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Microtrends: The Small Forces Behind Tomorrow's Big Changes Hardcover – 5 Sep 2007

3.6 out of 5 stars 10 customer reviews

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Product details

  • Hardcover: 425 pages
  • Publisher: Twelve; First Edition edition (5 Sept. 2007)
  • Language: English
  • ISBN-10: 0446580961
  • ISBN-13: 978-0446580960
  • Product Dimensions: 16.2 x 3.4 x 23.5 cm
  • Average Customer Review: 3.6 out of 5 stars  See all reviews (10 customer reviews)
  • Amazon Bestsellers Rank: 2,785,564 in Books (See Top 100 in Books)

Product Description

Review

'Mark Penn has a keen mind, and a fascinating sense of what makes America and the world tick, and you see it on every page of Microtrends.' -- Bill Gates

'Mark Penn has a remarkable gift for detecting patterns and identifying trends. The ideas in his book will help you see the world in a new way.' -- Bill Clinton

'read it for its dozens of social insights that could well be turned to profit.' -- Economist

'Microtrends is the perfect bible for the hidden sociological truths of modern times...Unrelentingly fascinating'
-- New York Times

'The Guru of Small Things' -- New York Times

'The Master of the Message' -- Time --This text refers to an out of print or unavailable edition of this title.

From the Inside Flap

Why the smallest groups have the biggest impact
In Microtrends, Mark Penn, one of the most respected and sought-after analysts in the world, articulates a new way of understanding how we live. He reveals the real trends wielding large influence on society today and tomorrow. In every case these are small patterns of behaviour involving as little as one percent of the population, yet they can transform a business, tip an election, or spark a movement. These are the microtrends.

Relying on some of the best data available, Penn identifies more than 70 microtrends in religion, leisure, politics, and family life that are changing our lives. Among them are how people are retiring by continuing to work, why the most influential millionaires are the most shy, how the new geeks are the most sociable people around, and how even some of the most basic trends are being overlooked - like how women are driving technology and how Dads are older than ever and spending more time with the kids than in the past.

People have never been more sophisticated, more individualistic, or more knowledgeable about the choices they make in their daily lives, yet little is done to find the logical patterns that underlie their choices. Mark Penn believes that you have to look at and interpret the data to know what is going on, and that conventional wisdom is almost always wrong. In Microtrends he shows how we can all become better trendspotters.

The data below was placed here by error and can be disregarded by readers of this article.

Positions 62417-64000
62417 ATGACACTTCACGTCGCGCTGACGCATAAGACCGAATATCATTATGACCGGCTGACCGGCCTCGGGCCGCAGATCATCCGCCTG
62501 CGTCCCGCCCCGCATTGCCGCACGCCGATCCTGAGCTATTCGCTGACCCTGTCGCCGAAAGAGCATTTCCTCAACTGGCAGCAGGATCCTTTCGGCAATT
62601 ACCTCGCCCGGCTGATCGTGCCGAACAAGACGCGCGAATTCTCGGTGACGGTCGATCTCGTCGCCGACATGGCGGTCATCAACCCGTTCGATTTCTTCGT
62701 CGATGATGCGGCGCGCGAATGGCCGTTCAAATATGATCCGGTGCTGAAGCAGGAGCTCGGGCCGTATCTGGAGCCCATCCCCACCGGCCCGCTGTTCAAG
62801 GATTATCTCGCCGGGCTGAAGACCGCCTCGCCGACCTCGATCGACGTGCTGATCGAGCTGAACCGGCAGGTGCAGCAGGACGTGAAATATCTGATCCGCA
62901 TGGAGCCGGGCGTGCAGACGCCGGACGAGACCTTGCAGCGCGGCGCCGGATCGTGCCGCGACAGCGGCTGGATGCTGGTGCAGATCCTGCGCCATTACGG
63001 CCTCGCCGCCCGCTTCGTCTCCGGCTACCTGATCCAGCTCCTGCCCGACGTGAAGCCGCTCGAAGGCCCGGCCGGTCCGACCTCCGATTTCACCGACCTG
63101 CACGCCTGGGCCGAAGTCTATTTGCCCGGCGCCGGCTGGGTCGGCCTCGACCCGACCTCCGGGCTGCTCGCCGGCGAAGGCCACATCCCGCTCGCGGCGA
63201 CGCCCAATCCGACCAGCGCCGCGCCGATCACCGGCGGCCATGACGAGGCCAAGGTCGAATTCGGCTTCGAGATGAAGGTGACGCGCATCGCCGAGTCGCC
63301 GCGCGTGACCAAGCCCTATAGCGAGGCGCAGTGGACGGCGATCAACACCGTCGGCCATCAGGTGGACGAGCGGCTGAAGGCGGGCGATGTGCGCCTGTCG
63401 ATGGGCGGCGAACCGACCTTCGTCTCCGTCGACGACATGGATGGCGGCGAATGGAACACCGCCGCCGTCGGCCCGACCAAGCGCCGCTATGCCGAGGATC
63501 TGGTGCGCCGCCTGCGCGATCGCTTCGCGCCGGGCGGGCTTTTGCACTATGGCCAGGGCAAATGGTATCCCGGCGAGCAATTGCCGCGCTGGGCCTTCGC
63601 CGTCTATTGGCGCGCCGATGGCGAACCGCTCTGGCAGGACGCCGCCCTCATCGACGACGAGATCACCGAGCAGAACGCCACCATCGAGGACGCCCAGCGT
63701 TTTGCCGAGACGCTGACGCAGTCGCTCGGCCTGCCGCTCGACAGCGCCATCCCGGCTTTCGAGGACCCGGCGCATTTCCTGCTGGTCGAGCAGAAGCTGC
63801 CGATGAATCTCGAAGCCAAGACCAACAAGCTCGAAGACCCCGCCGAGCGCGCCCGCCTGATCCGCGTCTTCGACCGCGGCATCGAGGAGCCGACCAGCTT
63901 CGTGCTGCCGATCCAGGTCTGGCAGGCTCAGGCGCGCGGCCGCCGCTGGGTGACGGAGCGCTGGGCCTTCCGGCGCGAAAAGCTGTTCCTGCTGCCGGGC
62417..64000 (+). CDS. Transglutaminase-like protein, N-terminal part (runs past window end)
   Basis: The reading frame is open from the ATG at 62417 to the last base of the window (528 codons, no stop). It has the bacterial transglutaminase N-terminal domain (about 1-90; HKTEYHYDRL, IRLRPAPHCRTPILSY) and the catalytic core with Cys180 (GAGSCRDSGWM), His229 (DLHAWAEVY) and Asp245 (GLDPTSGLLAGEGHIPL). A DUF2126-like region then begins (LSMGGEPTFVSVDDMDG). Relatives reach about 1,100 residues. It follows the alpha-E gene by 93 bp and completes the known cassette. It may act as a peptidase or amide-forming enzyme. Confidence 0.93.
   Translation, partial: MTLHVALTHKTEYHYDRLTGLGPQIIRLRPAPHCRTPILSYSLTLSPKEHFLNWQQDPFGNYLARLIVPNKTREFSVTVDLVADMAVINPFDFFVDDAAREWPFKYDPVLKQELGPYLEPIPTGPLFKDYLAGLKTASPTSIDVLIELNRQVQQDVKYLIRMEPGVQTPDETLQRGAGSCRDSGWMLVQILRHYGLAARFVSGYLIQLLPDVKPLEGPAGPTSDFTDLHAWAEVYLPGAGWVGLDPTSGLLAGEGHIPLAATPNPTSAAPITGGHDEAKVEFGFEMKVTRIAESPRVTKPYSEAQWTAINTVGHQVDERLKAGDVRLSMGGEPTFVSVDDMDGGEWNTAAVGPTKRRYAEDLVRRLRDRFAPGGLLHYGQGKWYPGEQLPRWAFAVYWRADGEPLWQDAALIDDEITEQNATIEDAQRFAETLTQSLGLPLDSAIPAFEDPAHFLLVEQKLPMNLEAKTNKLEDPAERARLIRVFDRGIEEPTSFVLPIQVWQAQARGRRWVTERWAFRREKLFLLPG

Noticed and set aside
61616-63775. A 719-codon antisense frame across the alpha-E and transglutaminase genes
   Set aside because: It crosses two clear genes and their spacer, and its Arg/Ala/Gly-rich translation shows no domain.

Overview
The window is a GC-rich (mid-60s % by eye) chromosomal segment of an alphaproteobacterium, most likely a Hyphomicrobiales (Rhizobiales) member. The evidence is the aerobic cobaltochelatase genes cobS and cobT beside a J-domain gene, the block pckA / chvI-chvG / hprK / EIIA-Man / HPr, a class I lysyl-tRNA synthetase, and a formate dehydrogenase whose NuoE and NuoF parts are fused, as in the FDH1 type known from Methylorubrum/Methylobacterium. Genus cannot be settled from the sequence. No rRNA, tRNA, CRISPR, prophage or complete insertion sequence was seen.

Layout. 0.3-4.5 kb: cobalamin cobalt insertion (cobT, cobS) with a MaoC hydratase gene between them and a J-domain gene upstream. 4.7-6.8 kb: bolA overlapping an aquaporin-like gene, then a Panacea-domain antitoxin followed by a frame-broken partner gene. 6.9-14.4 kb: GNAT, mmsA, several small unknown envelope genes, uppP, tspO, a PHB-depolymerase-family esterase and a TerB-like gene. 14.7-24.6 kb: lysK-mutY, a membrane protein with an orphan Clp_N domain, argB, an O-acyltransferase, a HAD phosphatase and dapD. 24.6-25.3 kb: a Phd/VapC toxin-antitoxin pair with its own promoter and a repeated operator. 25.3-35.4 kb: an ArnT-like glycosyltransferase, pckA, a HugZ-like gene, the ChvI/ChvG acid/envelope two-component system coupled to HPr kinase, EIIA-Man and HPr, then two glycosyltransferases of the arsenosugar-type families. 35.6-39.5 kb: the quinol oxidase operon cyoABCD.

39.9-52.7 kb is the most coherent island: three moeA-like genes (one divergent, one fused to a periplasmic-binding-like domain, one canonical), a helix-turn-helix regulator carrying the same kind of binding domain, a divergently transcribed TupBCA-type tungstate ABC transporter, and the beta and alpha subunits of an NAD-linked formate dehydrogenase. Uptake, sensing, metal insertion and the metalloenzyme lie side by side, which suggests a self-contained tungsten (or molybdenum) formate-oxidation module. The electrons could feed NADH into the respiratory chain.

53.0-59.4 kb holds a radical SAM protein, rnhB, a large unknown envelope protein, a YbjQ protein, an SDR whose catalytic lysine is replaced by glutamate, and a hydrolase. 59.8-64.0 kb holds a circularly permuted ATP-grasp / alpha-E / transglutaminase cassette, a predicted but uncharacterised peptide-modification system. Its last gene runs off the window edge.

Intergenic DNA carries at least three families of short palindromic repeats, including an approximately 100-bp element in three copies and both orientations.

A groundbreaking book, Microtrends is an invaluable tool in the quest to better understand our world and a remarkable portrait of the 21st century, where the most important trends are the smallest ones. --This text refers to an out of print or unavailable edition of this title.

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3.6 out of 5 stars
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Top Customer Reviews

Format: Paperback
Lametable. For a book that is primarily about data analysis the quality of analysis and explanatory graphics is shockingly low.

On example may serve to illustrate my point: a seven-fold increase in over-the-counter spend on pharmaceuticals, over forty years, is taken as evidence of a surge in self-medication; no mention is made of the role of inflation over the period - in fact, depending on the index used, a strong argument could be made for a real decrease in spend.

Most topics are accompanied by ink-intensive data-lite charts, plucked straight from the Excel Hall of Shame: page after page is wasted by plots of between two and four data points on a 50% grey background, often joined by meaningless straight lines. In most cases the data would be significantly better illustrated by a simple table.

Could do better.
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Format: Hardcover
A friend of mine used to tell me that what most attracted him to a nonfiction book was the opportunity to learn something that would make for good dinner table conversation. My friend would rate Microtrends at five stars for sure. I don't recall a book with so many factoids that highlight minor trends in society. Here are a few examples:

1. There are more Christian Zionists than Jewish ones.